Lower cost drugs are in demand. Incentives for manufacturers, including fast track approval, is helping supply
Late next year the UAE-based pharmaceutical distributor Al Ittihad Drug Store (IDS) will leap up the value chain when it opens Pharmax, a $20 million facility to manufacture generic pharmaceuticals in DuBiotech (a TECOM Business Park). By targeting the chronic illness sector with medicines to treat ailments including hypertension, diabetes and depression, the firm hopes to win over customers and then keep them for life, says its group CEO, Ahmad Tabari.
Generics have only about a 5-6 per cent market share in the GCC, with patented drugs dominating the landscape, according to a report from Alpen Capital published in 2013. That means that firms have to work hard to convert patients from branded drugs over to a generic. Tabari says that whether the medicine will be used for a short period, like an antibiotic, or to treat a long-term illness, the effort is roughly the same. “The bang for your buck is much better in the chronic medication sector. That’s our view.” The use of generics in the region is also set to grow as the UAE and wider GCC moves towards an insurance-based system, which creates more demand for lower cost medicine, says Marwan Abdulaziz, executive director of DuBiotech.
For IDS, moving up the value chain will allow the business to reap bigger margins, with prices in the distribution business set by the Ministry of Health. “You’re lucky if you make 3-4 [per cent] net profit at the end of the year,” says Tabari. While there’s the hefty $20 million price tag for the new plant, which will employ around 25 highly skilled staff, Tabari—who received a law degree from Harvard and has worked as an investment banker—says the capital outlay isn’t so significant in the context of their current running costs. “People underestimate the amount of capital you actually have often tied up in the distribution business,” he says, with conversion cycles in the UAE extending to 270 or even 360 days. “Governments who buy medicine sometimes don’t pay for a year or a year and a half.”
The risks in manufacturing are mainly around building brand awareness, where it already has a track record as a distributor. “We don’t see it as much of a risk as somebody else might, because we’ve had the experience in marketing and developing the brand and getting the product accepted by the consumer,” says Tabari.
Eventually the company plans to export its product, across the GCC and to the wider region, with East Africa, Iran, Iraq and Libya all flagged as potential markets. “Setting up a factory for the UAE alone doesn’t make a lot of sense,” he says.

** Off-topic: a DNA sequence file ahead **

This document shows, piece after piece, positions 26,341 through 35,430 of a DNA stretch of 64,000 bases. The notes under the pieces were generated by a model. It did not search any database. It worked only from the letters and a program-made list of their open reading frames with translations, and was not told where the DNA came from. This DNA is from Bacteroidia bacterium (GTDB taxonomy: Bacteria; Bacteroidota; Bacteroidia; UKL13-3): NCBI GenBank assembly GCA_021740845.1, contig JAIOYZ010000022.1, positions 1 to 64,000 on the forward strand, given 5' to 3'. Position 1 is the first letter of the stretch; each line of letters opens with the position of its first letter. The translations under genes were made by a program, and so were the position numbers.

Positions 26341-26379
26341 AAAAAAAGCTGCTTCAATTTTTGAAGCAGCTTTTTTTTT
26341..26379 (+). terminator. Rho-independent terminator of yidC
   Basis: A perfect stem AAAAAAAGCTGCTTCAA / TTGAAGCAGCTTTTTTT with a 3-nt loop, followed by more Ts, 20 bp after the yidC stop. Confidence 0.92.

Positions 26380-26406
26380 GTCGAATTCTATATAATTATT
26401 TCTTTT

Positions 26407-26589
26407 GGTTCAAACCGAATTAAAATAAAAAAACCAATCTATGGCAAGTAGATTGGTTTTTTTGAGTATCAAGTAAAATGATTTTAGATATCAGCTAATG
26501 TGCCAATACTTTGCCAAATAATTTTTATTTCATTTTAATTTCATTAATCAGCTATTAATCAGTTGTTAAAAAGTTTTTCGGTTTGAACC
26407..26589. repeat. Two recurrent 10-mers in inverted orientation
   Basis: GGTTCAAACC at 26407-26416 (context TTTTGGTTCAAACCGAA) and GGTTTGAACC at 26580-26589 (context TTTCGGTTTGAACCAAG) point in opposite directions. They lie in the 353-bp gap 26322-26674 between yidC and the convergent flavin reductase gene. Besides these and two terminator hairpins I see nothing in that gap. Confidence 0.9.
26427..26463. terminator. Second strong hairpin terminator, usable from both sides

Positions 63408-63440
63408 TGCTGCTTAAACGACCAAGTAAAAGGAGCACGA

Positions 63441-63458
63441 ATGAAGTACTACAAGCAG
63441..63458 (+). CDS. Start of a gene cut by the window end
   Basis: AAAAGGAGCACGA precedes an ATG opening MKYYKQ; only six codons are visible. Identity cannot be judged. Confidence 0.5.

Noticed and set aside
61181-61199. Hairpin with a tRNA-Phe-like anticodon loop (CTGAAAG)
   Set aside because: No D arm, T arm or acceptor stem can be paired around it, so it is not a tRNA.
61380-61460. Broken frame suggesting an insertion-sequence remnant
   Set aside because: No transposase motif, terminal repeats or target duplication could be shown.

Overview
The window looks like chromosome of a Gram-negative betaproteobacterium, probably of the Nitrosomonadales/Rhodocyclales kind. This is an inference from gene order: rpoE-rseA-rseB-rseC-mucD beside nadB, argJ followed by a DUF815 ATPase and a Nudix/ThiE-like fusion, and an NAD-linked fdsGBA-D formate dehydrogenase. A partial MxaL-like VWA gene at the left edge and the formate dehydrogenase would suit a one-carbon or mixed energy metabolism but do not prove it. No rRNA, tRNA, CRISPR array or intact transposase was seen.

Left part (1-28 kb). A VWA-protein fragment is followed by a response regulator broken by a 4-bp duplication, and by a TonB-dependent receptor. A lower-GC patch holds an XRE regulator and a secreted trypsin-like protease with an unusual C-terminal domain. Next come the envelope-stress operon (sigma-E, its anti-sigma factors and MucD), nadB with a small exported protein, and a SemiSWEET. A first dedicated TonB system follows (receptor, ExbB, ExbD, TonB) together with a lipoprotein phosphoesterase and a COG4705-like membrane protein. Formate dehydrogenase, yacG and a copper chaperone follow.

Pharmax will be the first company to set up pharmaceutical manufacturing in DuBiotech, says Abdulaziz. Alpen Capital says there are already eight manufacturers in the country, including Abu Dhabi-based Neopharma, which has tie-ups with Pfizer and Merck Serono, major international players that have offices in DuBiotech. Local players in the generic market include Julphur—the largest pharma manufacturer in the UAE—and Global Pharma, which began production of local generics last October, following Sanofi’s purchase of a 66 per cent stake in the firm from Dubai Investments.
Moves to encourage manufacturing are part of a strategy to reduce costs and improve supply. “The healthcare landscape in the UAE is fast evolving and we are working closely with pharmaceutical companies to make the UAE the regional hub, which will positively impact the supply, distribution and pricing of drugs,” says Amin Hussain Al Amiri, the assistant undersecretary for Public Health Policy & Licensing Sector at MoH, speaking at the launch of Global Pharma’s generic production last October.
Local production is being encouraged by the MoH through a basket of incentives around the fast-tracking of new drugs, and even preferential treatment in federal tenders. DuBiotech has also smoothed the path for its companies: TECOM signed a memorandum of understanding with the MoH in 2012, says Abdulaziz. “We have a concrete agreement with them, that they facilitate the approval for the companies in our freezone.”
Locally produced drugs will receive a fast-track approval by the ministry, within 6-12 months according to Tabari; overseas medicines, especially generics, normally take much longer—as much as 2-3 years. Within the federal tendering system there’s also a preference for local medicines. “If there are two products, one locally manufactured and the other imported, the preference is given to the locally-manufactured one, even if the price is slightly higher,” says Abdulaziz.
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